With the ionospheric correction handled internally, the StarFire dGPS signal is greatly reduced in the amount of information it needs to carry, which consists of a set of correction signals for the satellite data alone. Since these corrections are globally valid, and there are only 24 satellites in operation at any time, the total amount of information is quite limited. StarFire broadcasts this data at 300 bits per second, repeating once a second. The corrections are generally valid for about 20 minutes. In addition to ephemeris and clock corrections, the signal also contains information on the health of each satellite, offering quality-of-service data in near real-time, with about a 3-second delay in updating the signals from the ground station.
StarFire has developed through two versions. The first, retroactively known as SF1, offered 1-sigma accuracy of about 1 m. Its error was about 15 to 30 cm, meaning that while the displayed position (absolute accuracy) might be off by about 1 m, it could return you to within centimeters of a previously measured spot (relative accuracy). This was enough for the intended role, field surveying. This system was first offered in 1998, and since its replacement the SF1 signal is apparently now offered for free.
The newer system, SF2, was introduced in 2004. It dramatically improves accuracy, with a 1-sigma absolute accuracy of about 4.5 cm. In other words, StarFire will leave you within 4.5 cm of a particular geographical point 65% of the time, and be accurate to under 10 cm around 95% of the time (2-sigma). The relative accuracy is likewise improved, to about 2.5 cm.
Even if the StarFire correction signal is lost for more than 20 minutes, the internal ionospheric corrections alone result in accuracy of about 3 m. StarFire receivers also receive WAAS signals, ignoring their ionospheric data and using their (less detailed) ephemeris and clock adjustment data to provide about 50 cm accuracy. In comparison, "normal" GPS receivers generally offer about 15 m accuracy, and ones using WAAS improve this to about 3 m.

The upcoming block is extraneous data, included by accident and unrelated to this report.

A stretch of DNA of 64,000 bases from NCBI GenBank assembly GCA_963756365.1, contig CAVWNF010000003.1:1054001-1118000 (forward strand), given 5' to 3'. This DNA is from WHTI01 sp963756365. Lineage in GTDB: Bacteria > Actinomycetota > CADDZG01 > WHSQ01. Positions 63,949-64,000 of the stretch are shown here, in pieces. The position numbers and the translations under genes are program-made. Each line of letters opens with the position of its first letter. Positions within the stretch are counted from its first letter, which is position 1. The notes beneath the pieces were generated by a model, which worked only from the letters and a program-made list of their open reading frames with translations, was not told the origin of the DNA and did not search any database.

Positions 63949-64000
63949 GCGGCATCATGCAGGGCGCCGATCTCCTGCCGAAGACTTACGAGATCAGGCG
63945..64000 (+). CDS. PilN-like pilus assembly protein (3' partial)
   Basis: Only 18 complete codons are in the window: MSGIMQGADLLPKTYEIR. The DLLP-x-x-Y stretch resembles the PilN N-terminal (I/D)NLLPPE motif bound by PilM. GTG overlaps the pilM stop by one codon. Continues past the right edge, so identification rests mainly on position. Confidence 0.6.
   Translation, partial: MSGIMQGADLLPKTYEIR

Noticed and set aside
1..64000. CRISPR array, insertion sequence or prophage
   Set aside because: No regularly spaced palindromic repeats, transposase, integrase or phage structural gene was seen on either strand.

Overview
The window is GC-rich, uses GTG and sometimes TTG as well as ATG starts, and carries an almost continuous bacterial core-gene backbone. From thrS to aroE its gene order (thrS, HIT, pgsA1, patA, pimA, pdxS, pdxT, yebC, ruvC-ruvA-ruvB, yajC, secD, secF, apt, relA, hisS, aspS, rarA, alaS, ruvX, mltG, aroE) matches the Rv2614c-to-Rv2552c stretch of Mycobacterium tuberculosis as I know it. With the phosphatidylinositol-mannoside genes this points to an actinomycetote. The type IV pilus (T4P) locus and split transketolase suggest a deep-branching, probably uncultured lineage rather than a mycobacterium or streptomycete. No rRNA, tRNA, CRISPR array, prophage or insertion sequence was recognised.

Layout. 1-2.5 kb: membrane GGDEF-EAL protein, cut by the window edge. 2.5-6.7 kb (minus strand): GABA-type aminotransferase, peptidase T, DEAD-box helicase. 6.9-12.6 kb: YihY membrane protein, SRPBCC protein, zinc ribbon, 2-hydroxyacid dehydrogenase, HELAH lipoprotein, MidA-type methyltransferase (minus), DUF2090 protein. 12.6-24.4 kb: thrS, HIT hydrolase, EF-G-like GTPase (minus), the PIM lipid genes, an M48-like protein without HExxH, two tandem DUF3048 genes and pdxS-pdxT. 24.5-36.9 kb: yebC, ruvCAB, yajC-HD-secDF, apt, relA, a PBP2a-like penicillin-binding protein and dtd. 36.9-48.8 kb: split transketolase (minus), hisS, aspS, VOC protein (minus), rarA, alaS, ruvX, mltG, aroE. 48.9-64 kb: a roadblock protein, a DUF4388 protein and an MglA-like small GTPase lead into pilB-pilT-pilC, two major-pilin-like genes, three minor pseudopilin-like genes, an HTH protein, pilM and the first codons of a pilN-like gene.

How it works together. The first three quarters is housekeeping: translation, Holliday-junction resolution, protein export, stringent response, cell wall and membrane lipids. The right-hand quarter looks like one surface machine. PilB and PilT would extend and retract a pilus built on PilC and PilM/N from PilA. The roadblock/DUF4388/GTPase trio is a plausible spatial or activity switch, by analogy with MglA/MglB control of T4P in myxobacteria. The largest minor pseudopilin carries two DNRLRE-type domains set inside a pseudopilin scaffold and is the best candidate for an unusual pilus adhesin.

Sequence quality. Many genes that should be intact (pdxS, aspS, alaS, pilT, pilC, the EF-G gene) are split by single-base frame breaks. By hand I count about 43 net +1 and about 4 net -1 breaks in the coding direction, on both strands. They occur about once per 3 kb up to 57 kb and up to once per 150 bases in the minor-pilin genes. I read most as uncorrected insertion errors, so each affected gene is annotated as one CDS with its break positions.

When initially deployed, StarFire used seven reference stations in the continental US. The corrections generated at these stations are sent to two redundant processing stations (one co-located with a reference/monitor site), and then the resulting signal is uplinked from an east-coast US station. All of the stations are linked over the internet, with dedicated ISDN lines and VSAT links as backups. The resulting signals were broadcast from an Inmarsat III channel.
Additional StarFire networks were later set up in South America, Australia and Europe, each run from their own reference stations and sending data to their own satellites. As use of the system grew, the decision was made to link the various "local area" networks into a single global one. Today the StarFire network uses twenty-five stations worldwide, calculating and uplinking data from the US stations as before. The data collected at these stations is not location-dependent, in contrast to most dGPS, and the large number of sites is used primarily for redundancy.
John Deere also sells a Real Time Kinematic dGPS, StarFire RTK. RTK consists of a small tripod-mounted GPS receiver that uses StarFire signals to perform its own dGPS calculations relative to a point, normally the corner of a field. The unit then broadcasts these corrections over a radio link to the equipment-mounted receivers. RTK offers absolute accuracy of about 2 cm, and relative accuracy in the millimeters. This sort of accuracy is used for fully automated equipment with autodrive systems.
- "GPS Correction Technology Lets Tractors Drive Themselves". NASA. Retrieved 5 December 2016.